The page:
QAnon has infiltrated the Republican Party’s base, but these lawmakers are reluctant to denounce the fringe conspiracy theory and its supporters

Jim Jordan Donald Trump

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QAnon has been labeled a potential terrorism threat by the FBI and is linked to violent incidents across the country, but many Republican members of Congress that Insider interviewed this week would not outrightly disavow it or call for a stronger condemnation by the party’s leadership. 

Only a handful of elected Republicans have voiced concern about the wild conspiracy theory that has infiltrated the party’s base.

Of the more than a dozen Republican lawmakers that Insider talked to, only one — Rep. Peter King of New York — expressly denounced QAnon and its adherents. 

The absence of a strong and unified stand in the GOP against QAnon raises questions of how seriously the party is willing to take a dangerous conspiracy theory animating a part of its base. It also suggests that some Republican lawmakers have little appetite, with fewer than 50 days before Election Day, for alienating their party’s most extreme right-wing voters.

In interviews with Insider on Capitol Hill this week, some Republicans claimed ignorance even though QAnon has received significant media coverage since at least 2018. A resolution denouncing QAnon is pending in Congress, and even President Donald Trump has commented on it.

Other members expressed skepticism about QAnon’s seriousness. At least three lawmakers deflected, saying instead they’d like to see stronger condemnation of racial justice protesters and the Black Lives Matter movement’s call to “defund the police,” a rallying cry for reforms in American law enforcement. 

Those who did criticize QAnon demurred when asked if House Republicans should take a stand against QAon supporter Marjorie Taylor Greene, a Georgia Republican congressional candidate who is all but assured of winning in November after her Democratic opponent suddenly dropped out last week.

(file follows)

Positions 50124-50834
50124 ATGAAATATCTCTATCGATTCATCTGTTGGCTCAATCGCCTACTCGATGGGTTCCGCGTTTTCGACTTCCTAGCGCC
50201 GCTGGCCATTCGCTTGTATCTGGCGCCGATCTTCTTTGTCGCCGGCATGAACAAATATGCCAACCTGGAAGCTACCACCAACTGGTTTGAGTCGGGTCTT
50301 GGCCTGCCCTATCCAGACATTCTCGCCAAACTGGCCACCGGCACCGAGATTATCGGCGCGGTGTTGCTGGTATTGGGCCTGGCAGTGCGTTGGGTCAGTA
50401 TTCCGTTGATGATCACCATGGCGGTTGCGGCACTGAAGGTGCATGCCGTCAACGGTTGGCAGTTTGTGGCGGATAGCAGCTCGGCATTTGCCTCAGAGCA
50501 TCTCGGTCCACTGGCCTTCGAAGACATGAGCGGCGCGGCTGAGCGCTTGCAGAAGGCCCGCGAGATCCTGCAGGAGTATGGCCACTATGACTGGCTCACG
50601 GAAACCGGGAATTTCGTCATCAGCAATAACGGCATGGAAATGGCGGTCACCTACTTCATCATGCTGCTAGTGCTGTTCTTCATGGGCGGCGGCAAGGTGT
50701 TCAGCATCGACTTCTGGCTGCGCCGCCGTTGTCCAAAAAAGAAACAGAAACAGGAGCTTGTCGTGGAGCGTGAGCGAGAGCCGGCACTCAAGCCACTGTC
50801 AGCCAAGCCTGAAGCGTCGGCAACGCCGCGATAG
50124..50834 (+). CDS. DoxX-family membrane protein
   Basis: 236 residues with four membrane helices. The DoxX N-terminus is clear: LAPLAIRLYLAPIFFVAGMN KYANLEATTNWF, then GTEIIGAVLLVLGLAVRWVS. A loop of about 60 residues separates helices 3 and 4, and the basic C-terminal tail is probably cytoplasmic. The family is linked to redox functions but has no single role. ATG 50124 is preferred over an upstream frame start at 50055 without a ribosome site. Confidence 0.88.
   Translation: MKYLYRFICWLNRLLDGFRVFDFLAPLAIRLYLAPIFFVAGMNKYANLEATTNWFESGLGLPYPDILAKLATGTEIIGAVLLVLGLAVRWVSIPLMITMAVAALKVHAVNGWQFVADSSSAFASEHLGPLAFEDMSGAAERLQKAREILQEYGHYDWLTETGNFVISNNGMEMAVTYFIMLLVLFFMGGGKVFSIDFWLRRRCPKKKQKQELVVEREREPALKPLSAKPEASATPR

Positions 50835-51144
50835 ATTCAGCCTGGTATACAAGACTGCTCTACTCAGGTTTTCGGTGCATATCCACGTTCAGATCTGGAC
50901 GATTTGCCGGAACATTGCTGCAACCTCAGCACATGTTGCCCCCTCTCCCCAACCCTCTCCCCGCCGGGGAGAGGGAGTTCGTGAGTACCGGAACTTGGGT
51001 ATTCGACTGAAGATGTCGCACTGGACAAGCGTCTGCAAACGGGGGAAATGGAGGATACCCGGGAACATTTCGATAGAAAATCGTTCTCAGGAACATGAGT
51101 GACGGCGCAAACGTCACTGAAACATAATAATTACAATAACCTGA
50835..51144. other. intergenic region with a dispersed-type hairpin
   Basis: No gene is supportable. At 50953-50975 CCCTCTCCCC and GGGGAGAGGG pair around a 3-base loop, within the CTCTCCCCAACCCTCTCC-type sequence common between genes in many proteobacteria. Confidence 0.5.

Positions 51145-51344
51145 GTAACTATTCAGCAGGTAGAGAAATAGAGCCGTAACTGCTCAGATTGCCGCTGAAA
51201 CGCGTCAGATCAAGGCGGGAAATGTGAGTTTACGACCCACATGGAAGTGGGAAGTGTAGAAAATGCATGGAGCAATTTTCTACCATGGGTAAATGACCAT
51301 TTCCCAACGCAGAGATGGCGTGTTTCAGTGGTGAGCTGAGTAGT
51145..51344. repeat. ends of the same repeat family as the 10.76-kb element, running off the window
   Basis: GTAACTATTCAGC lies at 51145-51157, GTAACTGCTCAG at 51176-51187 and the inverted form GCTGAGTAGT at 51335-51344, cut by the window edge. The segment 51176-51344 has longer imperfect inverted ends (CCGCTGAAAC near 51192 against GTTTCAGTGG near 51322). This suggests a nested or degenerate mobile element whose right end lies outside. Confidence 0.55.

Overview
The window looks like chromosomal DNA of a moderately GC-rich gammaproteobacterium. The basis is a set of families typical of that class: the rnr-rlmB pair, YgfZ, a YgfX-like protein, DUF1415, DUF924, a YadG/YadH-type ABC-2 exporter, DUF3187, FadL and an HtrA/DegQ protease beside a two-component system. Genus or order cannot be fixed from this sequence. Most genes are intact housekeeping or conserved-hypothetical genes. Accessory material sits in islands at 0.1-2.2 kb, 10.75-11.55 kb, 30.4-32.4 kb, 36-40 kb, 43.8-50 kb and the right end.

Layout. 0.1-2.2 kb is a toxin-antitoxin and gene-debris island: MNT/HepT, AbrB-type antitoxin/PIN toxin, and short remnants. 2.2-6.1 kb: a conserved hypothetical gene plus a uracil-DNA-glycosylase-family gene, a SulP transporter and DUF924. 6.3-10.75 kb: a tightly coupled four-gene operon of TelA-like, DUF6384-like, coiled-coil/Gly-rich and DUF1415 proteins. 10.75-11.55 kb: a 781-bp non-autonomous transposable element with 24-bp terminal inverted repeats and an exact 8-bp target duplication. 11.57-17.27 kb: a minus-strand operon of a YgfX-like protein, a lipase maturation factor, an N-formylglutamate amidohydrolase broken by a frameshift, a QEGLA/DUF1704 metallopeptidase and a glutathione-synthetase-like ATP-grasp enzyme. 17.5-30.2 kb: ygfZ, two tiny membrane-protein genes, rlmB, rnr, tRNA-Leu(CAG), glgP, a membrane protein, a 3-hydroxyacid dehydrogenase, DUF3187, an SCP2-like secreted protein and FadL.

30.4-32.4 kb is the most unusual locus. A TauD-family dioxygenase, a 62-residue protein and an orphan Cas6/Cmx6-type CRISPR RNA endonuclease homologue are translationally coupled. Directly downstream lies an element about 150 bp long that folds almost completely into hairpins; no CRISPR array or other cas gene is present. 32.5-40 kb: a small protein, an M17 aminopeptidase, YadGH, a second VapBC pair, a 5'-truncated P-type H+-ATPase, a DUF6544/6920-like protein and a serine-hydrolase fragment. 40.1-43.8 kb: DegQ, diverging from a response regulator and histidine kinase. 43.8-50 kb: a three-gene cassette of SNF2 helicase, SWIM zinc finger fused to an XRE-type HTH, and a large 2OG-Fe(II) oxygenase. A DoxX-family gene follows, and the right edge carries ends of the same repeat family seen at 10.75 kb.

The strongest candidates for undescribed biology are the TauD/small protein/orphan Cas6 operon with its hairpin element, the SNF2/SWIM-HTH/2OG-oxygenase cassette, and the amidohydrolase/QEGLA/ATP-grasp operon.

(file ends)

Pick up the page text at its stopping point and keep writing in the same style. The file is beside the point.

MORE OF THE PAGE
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Arizona Rep. Debbie Lesko, a member of the House Homeland Security Committee, said she hasn’t “spent time looking into” QAnon.

Ohio Rep. Jim Jordan, a close ally of Trump, downplayed it.

“I didn’t know anything until y’all started talking about it and I haven’t taken the time to research it,” Jordan told Insider. “I don’t think it’s a big deal.”

Trump himself has acknowledged QAnon supporters as people who “like me, which I appreciate.” 

And the National Republican Congressional Committee, which works to elect GOP lawmakers, is issuing talking points similar to QAnon’s — such as accusations of pedophilia — to attack Democratic presidential nominee Joe Biden and other Democrats. 

A possible terror threat

QAnon adherents broadly believe that a satanic, cannibalistic pedophile ring has infiltrated the upper ranks of the Democratic Party and societal elite and that Trump will soon purge them with mass arrests. 

A recent trend of the conspiracy theory alleges widespread child sex trafficking, and believers have co-opted the hashtag #savethechildren to push this ideology. Supporters have organized rallies across the country throughout this summer and have made dozens of donations to Trump’s campaign and to the Republican Party.

The FBI last year warned of QAnon as a domestic terror threat as the conspiracy spread through major social media platforms like Facebook, YouTube, and Twitter, as well as less mainstream corners …read more

Source:: Business Insider


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